TITLE

Eating Disorders and Alcohol Use Disorders

AUTHOR(S)
Grilo, Carlos M.; Sinha, Rajita; O'Malley, Stephanie S.
PUB. DATE
June 2002
SOURCE
Alcohol Research & Health;2002, Vol. 26 Issue 2, p151
SOURCE TYPE
Academic Journal
DOC. TYPE
Article
ABSTRACT
Alcoholism and eating disorders frequently co-occur and often co-occur in the presence of other psychiatric and personality disorders. Although this co-occurrence suggests the possibility of common or shared factors in the etiology of these two problems, research to date has not established such links. Regardless of the precise meaning of the association, the reality that eating disorders and alcohol use disorders frequently co-occur has important implications for assessment, treatment, and future research.
ACCESSION #
12556146

 

Related Articles

  • Komorbiditet poremećaja ishrane i zavisnosti od alkohola. Vukovič, Olivera; Britvič, Dubravka; Zebič, Mirjana; Marič, Nađa; Cvetič, Tijana; Injac, Lidija // Vojnosanitetski Pregled: Military Medical & Pharmaceutical Journ;Mar2007, Vol. 64 Issue 3, p223 

    Introduction. Epidemiological studies suggest that a high prevalence of alcohol addiction exists in female patients diagnosed with eating disorder in comparison to general population. For the purpose of explanation of the relationship of these disorders many conceptual models have been proposed....

  • Suspect an eating disorder? Suggest CBT. Schumann, Sarah-Anne // Journal of Family Practice;May2009, Vol. 58 Issue 5, p265 

    The article focuses on the use of cognitive behavioral therapy (CBT) for the treatment of patients with eating disorder not otherwise specified (NOS). The therapy, which has been used for bulimia and anorexia nervosa treatment, is considered effective for patients with NOS. It cites the...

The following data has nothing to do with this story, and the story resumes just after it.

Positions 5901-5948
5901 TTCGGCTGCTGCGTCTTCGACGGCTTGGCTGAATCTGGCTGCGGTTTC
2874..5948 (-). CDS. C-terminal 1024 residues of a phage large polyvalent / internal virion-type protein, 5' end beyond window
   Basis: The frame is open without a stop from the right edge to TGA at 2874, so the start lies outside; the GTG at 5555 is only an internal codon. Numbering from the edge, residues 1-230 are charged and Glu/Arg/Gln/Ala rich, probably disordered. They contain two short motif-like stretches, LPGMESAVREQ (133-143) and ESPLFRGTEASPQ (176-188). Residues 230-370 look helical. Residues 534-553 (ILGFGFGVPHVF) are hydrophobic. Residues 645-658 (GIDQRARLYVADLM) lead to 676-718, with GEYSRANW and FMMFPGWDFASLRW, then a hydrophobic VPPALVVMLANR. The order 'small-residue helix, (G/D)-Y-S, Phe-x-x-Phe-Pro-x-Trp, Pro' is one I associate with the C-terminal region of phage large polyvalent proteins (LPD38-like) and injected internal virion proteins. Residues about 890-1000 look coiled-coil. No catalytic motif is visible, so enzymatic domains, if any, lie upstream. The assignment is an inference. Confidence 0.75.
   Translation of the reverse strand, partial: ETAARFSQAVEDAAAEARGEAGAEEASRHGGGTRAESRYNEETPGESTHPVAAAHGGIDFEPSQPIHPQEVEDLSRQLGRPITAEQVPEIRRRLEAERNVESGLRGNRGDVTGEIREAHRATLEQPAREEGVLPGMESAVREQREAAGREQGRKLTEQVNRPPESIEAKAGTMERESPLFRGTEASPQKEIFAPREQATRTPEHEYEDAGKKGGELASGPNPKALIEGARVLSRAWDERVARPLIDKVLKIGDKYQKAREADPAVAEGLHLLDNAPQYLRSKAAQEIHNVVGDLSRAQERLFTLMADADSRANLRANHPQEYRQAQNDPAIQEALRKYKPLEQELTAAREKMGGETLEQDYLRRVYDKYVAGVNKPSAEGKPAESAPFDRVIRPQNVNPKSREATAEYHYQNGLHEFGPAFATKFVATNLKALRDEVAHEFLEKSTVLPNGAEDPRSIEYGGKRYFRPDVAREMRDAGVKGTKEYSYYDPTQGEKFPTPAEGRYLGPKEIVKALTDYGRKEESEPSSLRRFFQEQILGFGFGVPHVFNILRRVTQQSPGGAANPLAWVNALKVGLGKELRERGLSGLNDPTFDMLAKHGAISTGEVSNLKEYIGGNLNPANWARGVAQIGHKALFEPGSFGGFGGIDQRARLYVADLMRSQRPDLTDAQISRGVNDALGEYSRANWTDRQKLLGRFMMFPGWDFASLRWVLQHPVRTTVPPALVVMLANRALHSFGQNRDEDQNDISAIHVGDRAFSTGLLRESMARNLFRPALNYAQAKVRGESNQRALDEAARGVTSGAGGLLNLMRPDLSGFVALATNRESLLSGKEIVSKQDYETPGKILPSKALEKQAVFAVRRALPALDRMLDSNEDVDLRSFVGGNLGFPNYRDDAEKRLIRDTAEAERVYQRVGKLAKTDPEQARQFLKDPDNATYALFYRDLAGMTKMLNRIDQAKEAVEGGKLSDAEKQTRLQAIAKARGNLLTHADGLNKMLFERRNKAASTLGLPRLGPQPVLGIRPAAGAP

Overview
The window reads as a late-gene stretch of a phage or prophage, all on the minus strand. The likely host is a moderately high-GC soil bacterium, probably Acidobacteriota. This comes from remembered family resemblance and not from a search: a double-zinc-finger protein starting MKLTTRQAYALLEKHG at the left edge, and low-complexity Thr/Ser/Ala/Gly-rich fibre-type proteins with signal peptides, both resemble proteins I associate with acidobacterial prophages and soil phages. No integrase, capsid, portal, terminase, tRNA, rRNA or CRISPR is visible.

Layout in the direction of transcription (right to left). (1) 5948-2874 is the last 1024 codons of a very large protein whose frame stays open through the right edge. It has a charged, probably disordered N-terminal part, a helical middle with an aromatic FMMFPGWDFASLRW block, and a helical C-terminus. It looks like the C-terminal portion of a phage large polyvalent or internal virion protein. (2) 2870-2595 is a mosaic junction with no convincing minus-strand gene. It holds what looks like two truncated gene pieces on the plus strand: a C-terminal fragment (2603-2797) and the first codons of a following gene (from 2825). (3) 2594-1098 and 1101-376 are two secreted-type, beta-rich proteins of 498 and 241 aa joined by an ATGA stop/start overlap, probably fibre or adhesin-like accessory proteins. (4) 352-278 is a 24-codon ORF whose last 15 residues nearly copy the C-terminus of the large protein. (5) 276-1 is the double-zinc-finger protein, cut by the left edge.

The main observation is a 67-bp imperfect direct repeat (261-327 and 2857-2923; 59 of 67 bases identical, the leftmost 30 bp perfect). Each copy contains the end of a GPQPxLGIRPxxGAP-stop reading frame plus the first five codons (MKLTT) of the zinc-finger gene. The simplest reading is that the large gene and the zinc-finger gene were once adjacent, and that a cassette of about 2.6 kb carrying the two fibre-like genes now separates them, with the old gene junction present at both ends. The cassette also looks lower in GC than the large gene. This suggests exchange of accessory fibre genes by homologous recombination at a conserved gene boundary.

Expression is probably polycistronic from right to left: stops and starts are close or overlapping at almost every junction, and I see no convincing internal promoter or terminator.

• Cognitive Model of Eating Disorders. Bowers, Wayne A. // Journal of Cognitive Psychotherapy;Winter2001, Vol. 15 Issue 4, p331 

    Cognitive behavior Therapy (CBT) has been shown to be more effective or at least as effective as other psychotherapies in the treatment of bulimia nervosa with change being maintained 5 years after the end of treatment. Additionally, empirical studies demonstrate that CBT is superior to...

  • Axis-I comorbidity is linked to prospective instability of diagnoses within eating disorders. Milos, Gabriella F.; Baur, Volker; Muehlebach, Sabina; Spindler, Anja // BMC Psychiatry;2013, Vol. 13 Issue 1, p1 

    Background Eating disorders (ED) are classified into Anorexia Nervosa, Bulimia Nervosa, and eating disorder not otherwise specified. Prospectively, the diagnostic instability within ED is high, but it is not clear which factors may account for this instability. So far, there is no evidence of...

  • Eating disorders. Howell, Peter L. // Nutridate;May97, Vol. 8 Issue 2, p1 

    Discusses eating disorders, anorexia nervosa and bulimia nervosa. Importance of diagnosis; Pitfalls of diagnosis; Three diagnostic categories; Complications of eating disorders; Treatment; Prevention and community education. INSET: Student activities..

  • What kind of illness is anorexia nervosa? Beumont, Pierre J. V.; Touyz, Stephen W. // European Child & Adolescent Psychiatry;2003 Supplement 1, Vol. 12, pi20 

    With the best will in the world, it is difficult not to become disillusioned with the diagnostic system for eating disorders. Although repeatedly revised, diagnostic criteria such as those of DSM-IV or ICD10 are inadequate to describe the patient's condition. This essay critically appraises the...

  • Complications of Eating Disorders. Berg, Frances M. // Healthy Weight Journal;Mar/Apr2001, Vol. 15 Issue 2, p28 

    Discusses mental and physical complications or traits associated with anorexia nervosa and bulimia nervosa. Symptoms experienced by a person with bulimia nervosa.

  • The Shrink in the Classroom. Schlozman, Steven C. // Educational Leadership;Mar2002, Vol. 59 Issue 6, p86 

    Addresses the issue of how schools can contribute to the problems associated with the eating disorders, anorexia nervosa and bulimia nervosa. Risk factors of anorexia; Difference between anorexia and bulimia; Information on several bulimia-related diseases; Causes of eating disorders;...

  • When food is your enemy. Maxwell, Tracey // Drug Topics;11/8/93, Vol. 137 Issue 21, p32 

    Features eating disorders. Definition; Bulimia nervosa and Anorexia nervosa discussed;Nature of eating disorders; Reason for more frequent occurrence in women.

Share

Read the Article

Courtesy of VIRGINIA BEACH PUBLIC LIBRARY AND SYSTEM

Sorry, but this item is not currently available from your library.

Try another library?
Sign out of this library

Other Topics